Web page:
English R1B

Reading and Composition: The Novel as Cultural Form

Section Semester Instructor Time Location Course Areas
12 Spring 2021 Struhl, Abigail
MWF 2-3

Book List

Bronte, Charlotte: Jane Eyre; Rhys, Jean: Wide Sargasso Sea


In this class, we will read two classic novels: Charlotte Brontë’s Jane Eyre (1847) and Jean Rhys’s postcolonial response to it, Wide Sargasso Sea (1966). As we read, we will consider the relationship between literary form and culture. How do novels reflect, replicate, or challenge structures of power? Are ideologies around class, race, gender, and colonialism built into the form, or can novels also be sites of subversion? What kind of experiences can be represented in a novel? What other kinds of experiences are registered only to be displaced or repressed? We will consider influential accounts of the novel as a bourgeois, colonial, feminized form, as well as complexities that escape such totalizing accounts.

Although two examples are hardly a comprehensive basis to develop a robust theory of “the” novel, our texts will nevertheless afford us ample opportunities to practice the main objectives of this class: interpreting textual evidence, analyzing scholarly arguments, and using research to enter a critical conversation. The materials may be specific to the study of English literature, but the skills requisite to making an evidence-based argument will serve you well in classes and research projects throughout college.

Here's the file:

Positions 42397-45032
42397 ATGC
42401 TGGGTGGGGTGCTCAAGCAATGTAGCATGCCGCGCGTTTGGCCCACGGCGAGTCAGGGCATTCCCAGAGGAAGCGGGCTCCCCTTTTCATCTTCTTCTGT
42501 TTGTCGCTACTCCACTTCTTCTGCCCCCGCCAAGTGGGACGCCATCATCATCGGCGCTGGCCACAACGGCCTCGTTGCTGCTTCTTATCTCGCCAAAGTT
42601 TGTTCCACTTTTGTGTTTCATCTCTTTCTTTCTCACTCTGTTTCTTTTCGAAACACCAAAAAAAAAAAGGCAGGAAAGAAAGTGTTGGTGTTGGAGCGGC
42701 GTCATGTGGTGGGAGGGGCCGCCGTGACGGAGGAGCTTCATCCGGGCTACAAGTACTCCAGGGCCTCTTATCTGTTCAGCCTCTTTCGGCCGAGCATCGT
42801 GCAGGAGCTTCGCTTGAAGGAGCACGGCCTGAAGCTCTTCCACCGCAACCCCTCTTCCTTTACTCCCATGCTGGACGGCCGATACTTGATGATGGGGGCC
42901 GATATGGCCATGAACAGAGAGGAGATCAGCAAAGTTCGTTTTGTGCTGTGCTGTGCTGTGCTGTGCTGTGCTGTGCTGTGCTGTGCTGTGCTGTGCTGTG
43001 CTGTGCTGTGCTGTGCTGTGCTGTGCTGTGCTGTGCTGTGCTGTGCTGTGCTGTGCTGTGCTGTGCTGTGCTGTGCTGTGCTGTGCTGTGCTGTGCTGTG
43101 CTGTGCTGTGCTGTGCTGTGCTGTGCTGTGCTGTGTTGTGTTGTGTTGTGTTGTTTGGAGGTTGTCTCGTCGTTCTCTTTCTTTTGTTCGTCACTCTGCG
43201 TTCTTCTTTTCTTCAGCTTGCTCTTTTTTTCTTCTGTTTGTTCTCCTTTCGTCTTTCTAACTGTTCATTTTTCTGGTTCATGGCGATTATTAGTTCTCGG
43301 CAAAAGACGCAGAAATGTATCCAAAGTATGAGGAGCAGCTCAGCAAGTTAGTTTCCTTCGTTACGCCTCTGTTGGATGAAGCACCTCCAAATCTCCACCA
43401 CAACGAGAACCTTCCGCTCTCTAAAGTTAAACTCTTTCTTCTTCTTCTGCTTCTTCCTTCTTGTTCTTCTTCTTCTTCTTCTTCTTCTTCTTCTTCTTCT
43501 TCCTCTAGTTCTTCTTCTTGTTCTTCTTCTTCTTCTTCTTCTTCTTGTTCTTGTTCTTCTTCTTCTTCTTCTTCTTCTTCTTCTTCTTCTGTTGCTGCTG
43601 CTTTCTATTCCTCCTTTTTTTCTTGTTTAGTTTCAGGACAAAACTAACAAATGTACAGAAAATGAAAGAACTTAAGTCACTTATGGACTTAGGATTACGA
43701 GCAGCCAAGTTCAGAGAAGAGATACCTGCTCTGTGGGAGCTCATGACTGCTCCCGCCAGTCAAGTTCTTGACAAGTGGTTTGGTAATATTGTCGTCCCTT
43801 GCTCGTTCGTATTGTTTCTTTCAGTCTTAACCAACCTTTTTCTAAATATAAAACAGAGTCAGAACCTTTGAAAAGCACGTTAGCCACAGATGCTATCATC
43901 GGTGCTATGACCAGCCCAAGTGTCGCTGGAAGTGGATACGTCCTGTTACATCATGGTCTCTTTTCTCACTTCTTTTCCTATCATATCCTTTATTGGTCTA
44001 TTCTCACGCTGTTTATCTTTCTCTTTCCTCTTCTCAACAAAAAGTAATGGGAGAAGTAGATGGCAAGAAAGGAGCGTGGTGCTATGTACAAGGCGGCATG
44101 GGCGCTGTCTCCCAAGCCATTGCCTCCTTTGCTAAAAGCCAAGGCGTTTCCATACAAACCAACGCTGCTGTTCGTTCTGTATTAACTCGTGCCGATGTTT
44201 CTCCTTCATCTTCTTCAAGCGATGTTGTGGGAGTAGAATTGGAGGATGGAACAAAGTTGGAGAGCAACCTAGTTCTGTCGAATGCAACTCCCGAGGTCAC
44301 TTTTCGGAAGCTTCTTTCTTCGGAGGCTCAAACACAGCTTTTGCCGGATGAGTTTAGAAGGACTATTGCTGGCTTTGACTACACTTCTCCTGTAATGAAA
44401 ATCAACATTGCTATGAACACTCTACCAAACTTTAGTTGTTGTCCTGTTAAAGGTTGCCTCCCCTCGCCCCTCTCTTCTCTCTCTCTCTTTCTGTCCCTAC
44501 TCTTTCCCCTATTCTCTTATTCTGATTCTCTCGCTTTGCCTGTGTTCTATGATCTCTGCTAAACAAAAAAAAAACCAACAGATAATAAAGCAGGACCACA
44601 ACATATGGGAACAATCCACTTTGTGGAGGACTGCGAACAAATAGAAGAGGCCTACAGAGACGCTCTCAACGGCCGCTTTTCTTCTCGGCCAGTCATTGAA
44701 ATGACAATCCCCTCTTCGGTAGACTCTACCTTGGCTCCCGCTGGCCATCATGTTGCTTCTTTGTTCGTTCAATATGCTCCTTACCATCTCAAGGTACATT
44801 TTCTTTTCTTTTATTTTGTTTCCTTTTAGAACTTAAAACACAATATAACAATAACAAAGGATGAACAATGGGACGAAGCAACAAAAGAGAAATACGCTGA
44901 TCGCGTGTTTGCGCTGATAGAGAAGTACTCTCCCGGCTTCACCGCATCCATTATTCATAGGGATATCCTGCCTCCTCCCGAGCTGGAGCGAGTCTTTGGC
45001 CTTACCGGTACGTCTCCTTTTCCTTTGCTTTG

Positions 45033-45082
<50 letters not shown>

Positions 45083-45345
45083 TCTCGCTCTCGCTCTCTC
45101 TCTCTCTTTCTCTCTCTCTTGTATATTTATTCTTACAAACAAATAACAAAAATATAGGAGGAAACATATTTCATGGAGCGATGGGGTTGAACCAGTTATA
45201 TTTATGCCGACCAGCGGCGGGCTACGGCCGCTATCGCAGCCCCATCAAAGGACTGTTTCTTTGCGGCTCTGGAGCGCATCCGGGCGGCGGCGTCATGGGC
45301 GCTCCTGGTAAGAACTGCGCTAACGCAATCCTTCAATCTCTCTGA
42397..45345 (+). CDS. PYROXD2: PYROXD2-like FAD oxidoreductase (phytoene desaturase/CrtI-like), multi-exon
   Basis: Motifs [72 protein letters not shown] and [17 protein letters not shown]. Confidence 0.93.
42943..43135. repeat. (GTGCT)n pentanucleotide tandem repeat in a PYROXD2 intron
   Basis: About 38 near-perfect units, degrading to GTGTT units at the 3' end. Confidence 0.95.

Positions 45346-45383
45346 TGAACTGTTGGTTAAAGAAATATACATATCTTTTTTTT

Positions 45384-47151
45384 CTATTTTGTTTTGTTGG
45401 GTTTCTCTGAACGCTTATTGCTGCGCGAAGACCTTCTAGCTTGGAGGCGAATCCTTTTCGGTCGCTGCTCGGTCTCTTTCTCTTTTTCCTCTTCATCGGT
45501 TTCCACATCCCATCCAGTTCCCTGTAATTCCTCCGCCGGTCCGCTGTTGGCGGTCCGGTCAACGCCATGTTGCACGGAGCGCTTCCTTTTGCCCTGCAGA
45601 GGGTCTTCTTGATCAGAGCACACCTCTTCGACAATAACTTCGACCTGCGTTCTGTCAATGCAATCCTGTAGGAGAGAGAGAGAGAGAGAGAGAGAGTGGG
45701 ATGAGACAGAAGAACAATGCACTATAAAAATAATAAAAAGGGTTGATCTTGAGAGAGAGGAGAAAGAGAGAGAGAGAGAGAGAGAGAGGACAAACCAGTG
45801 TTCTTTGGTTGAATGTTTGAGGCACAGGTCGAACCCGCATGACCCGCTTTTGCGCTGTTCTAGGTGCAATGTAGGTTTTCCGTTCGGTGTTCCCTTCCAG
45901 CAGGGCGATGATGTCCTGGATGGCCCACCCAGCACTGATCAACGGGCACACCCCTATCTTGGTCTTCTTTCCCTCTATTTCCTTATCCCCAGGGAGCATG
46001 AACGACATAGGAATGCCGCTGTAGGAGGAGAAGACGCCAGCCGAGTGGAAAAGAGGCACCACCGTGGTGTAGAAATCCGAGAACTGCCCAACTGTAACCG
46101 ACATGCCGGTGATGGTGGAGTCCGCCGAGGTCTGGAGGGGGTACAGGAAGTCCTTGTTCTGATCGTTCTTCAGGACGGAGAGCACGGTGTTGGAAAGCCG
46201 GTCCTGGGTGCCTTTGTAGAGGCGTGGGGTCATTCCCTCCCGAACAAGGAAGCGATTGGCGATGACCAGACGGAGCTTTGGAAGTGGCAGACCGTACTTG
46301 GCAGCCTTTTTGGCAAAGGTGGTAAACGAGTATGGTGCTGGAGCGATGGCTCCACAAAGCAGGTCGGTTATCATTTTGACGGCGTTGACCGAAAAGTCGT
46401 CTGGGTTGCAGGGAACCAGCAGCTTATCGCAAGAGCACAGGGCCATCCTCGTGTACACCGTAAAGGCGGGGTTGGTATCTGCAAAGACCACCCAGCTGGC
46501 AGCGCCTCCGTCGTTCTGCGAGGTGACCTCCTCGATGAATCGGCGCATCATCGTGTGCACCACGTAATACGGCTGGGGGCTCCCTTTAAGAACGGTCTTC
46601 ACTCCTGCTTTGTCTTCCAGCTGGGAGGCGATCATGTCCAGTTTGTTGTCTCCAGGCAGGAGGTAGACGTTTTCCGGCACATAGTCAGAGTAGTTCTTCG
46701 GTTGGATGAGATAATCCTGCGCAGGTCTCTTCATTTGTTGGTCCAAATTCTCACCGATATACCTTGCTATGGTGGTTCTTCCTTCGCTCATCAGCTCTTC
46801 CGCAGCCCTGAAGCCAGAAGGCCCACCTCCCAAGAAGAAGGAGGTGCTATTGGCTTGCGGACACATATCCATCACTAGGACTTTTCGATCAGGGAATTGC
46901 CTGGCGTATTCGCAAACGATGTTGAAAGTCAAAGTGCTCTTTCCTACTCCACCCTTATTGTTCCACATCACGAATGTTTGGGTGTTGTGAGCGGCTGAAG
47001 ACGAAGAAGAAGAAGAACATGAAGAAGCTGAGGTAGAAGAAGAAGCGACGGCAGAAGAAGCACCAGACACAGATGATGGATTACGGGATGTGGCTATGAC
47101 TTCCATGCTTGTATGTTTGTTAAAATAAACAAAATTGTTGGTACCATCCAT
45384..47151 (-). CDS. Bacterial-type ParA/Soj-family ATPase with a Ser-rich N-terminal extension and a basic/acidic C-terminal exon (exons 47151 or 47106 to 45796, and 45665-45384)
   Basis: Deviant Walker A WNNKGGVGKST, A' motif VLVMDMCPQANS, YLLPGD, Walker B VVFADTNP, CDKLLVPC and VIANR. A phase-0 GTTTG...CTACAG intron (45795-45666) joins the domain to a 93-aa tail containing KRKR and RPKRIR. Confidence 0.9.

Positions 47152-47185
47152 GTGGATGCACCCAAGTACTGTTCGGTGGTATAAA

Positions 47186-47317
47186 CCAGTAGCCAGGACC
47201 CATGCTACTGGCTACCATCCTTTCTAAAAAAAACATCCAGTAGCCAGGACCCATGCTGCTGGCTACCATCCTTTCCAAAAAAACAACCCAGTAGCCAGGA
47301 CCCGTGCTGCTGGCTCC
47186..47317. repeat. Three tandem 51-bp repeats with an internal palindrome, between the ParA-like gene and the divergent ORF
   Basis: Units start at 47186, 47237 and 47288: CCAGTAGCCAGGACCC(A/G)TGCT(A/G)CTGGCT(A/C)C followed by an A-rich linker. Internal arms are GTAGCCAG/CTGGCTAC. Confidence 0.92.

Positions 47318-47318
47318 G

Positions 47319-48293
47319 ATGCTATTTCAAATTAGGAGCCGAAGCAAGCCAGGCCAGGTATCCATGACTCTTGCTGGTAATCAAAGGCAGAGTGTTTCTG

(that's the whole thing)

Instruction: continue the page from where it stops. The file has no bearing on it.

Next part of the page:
This class will use the assessment method of “contract grading,” which means that if you complete a sequence of required assignments, you are guaranteed a B in the class (to get higher than a B, you can complete additional labor assignments). Please reflect on whether you would be comfortable with this method of assessment before registering for the class; and please do not buy any books until instructed, in case of adjustments prior to the start of the semester.

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